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View Full Version : So what causes chain fires?


bigcountry11
June 19, 2010, 10:04 AM
I always thought chain fires were caused by flame reaching the powder by getting past the ball as suggested by uberti documentation.

But after reading on here, some suggest otherwise? What causes it then?

Will a wad help? Or only help cleanup? So is it a waste to put lard on the ball or bore butter?

zippy13
June 19, 2010, 10:41 AM
Good luck with this one, bigcountry11, you may get as many different opinions as replies. I've never had a chain fire... before I started using lubed over-powder wads I diligently buttered the balls with various greasy goos. I prefer wads to the over-ball lube method.

LaserSpot
June 19, 2010, 11:01 AM
Here's another explanation:

...
It took me a minute or ten but I finally figured it out: The percussion caps were the wrong size for the nipples on the cylinder. I had run out of #10 caps and simply squeezed a #11 cap to a snug fit in the nipples. This is practice causes no harm when I use it on my side-lock .32 squirrel rifle but it proved to be a dangerous practice for revolvers. The flash and flame that engulfed the cylinder was finding its way into the opening left by my “pinching” of the oversized caps. I proved this by loading one chamber with a charge but just capping the others. I would find one cap burned for every two or three firings. When I switched back to #10 caps on this revolver the problem was cured. Save yourself some grief. Stick to the manufacturer's recommendation for percussion cap size.
...
http://www.jesseshunting.com/articles/guns/category16/63.html

4V50 Gary
June 19, 2010, 11:30 AM
Elmer Keith thought it was loose caps.

He's smarter than I.

I agree with the smarter man.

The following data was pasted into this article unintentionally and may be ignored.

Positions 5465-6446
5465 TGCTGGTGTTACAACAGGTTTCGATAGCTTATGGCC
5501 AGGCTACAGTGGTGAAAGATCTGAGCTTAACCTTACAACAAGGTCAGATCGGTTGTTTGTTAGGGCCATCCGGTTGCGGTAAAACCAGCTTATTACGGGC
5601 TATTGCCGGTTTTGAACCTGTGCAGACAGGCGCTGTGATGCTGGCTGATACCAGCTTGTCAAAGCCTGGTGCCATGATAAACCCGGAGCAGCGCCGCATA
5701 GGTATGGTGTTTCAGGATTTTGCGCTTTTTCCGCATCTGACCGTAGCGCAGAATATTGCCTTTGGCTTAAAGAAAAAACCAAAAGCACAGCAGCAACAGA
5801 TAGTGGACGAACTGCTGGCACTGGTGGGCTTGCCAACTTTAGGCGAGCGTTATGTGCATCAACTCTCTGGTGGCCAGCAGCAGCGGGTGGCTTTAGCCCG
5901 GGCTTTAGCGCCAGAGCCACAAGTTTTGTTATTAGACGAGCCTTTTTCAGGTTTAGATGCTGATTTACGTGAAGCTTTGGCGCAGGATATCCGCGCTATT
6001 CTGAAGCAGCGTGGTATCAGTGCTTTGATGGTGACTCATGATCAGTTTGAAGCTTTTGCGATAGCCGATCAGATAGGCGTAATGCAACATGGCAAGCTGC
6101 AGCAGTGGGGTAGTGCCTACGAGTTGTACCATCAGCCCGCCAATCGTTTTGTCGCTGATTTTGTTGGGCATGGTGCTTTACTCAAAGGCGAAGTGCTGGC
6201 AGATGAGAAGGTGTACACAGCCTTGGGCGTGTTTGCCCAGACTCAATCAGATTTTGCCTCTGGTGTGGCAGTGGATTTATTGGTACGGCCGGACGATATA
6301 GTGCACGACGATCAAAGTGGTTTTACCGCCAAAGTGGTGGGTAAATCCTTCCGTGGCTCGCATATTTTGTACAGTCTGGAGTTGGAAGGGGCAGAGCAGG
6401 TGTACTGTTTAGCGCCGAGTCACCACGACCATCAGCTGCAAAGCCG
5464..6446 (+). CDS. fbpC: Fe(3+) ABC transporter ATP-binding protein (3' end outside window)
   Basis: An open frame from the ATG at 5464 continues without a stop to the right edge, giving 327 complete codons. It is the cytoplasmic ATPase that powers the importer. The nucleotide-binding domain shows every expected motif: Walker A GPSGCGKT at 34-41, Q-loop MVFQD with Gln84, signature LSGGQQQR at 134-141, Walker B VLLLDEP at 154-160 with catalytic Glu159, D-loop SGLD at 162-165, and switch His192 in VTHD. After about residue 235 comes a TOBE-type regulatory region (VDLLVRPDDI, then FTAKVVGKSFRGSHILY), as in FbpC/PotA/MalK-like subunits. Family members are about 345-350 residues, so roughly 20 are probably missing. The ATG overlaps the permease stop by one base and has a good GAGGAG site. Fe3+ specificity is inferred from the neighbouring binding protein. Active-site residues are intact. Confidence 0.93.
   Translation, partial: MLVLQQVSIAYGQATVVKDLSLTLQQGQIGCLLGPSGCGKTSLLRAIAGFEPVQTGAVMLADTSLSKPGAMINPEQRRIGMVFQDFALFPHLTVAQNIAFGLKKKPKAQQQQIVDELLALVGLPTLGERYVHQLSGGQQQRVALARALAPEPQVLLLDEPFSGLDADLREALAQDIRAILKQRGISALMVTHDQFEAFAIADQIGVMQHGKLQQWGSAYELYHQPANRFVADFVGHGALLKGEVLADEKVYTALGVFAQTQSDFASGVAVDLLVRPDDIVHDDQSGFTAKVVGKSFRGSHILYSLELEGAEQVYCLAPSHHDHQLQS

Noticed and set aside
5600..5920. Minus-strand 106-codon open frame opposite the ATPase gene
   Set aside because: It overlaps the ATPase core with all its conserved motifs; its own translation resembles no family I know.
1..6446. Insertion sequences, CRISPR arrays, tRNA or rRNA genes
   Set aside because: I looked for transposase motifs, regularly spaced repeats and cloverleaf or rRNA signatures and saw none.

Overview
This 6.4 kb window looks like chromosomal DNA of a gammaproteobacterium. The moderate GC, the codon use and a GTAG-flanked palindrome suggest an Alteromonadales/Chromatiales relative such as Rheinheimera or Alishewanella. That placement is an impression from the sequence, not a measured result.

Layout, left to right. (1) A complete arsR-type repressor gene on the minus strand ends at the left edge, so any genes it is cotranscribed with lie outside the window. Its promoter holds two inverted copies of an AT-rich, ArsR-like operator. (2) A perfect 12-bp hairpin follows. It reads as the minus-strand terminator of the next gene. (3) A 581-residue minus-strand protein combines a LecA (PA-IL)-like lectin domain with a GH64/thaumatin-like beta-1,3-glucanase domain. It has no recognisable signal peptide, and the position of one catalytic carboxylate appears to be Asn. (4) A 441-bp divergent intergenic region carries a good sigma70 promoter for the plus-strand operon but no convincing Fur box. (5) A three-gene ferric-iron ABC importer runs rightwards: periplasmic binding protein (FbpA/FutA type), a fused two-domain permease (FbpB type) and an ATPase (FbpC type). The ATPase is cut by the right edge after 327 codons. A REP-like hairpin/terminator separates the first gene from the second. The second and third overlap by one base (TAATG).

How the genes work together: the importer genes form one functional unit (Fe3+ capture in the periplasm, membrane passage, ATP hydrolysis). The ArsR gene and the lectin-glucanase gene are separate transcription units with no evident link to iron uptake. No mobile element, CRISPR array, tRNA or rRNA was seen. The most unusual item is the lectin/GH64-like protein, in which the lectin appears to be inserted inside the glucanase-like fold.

pohill
June 19, 2010, 12:24 PM
Then, there's this:
From an old Colt Industries pamphlet:
"Percussion caps are now made in sizes from nine to thirteen. Ten and eleven are the best numbers for the small and medium-sized arms, and twelve for the larger sizes, although, as different-sized nipples are sometimes met in specimens of the same model, no hard and fast rule can be given. It is better to have caps slightly too large than too small, as large caps can be pinched together at the bottom enough so they will stay on the nipples, but small ones must be driven down on the nipple by the blow of the hammer, and this process frequently cushions the blow to the extent of producing a misfire."
I've had two multiple cylinder fires, and each time it was the poorly cast roundballs that were at fault, not the caps.

Smokin_Gun
June 19, 2010, 12:36 PM
The main reason for chainfires is either user error usually from the cap or nipple end. Or an incorrect size ball from the chamber end... Anyone who expiriances chain fires from the ball end regularly most likely has a cylinder with out of round holes, or a varied dimension from the end of the cylinder near to the forcing cone to a greater dimension deeper in the chamber...I have seen and measured these instances on various Revs ... Still one may think it's commin' from the flame & gases at the Ball end, and it ain't.
The most well known cause is a bad fittin' cap, bad nipples, or just a fluke...but from the rear of the cylinder is the most true statement of cause. They don't necessarily have to be missin' caps...an ill fitted cap or a nick in the nipple with all caps on will direct gases or flame to the chainfired chamber from the nipple end.
I too agree with Elmer Keith ... cap end if you have the ball in correctly and measured yur chambers with the proper ball mic or three point inside mic to be sure they are round...most cylinders will vary a few 10 thousands of an inch + or -...

Slamfire
June 19, 2010, 12:38 PM
Thing is, people today don’t read books. They just pass internet rumors to each other.

November 1851 Col Colt gave a scientific paper before the British Institution of Civil Engineers, a large section of which was dedicated to the discussion of chain fires.

Colt describes one modification he made “the Author, after much reflection, to give a slight chamfer, so as to deflect, or thrown off at an outward angle, the fire which expanded laterally across their mouths. The reason for this alteration was, that when the lateral fire met the rectangular edge of the orifice of the chamber, the angle of incidence being equal to the angle of reflection, the fire was conducted downward, or inwards to the charge; but when the flame struck the chamfered edge, it was directed outwards away from the charge. Unimportant as this alteration may appear, it has proved so effectual, that if loose powder is placed over the charge, in the adjoining chambers, it is not now ignited when the pistol is discharged. These and other improvements have brought the fire-arm to it present safe and effective condition, and the Author believes, that no casualty can occur, nor that more than one charge can be fired at one time, if the metal is sound and the arm is properly loaded”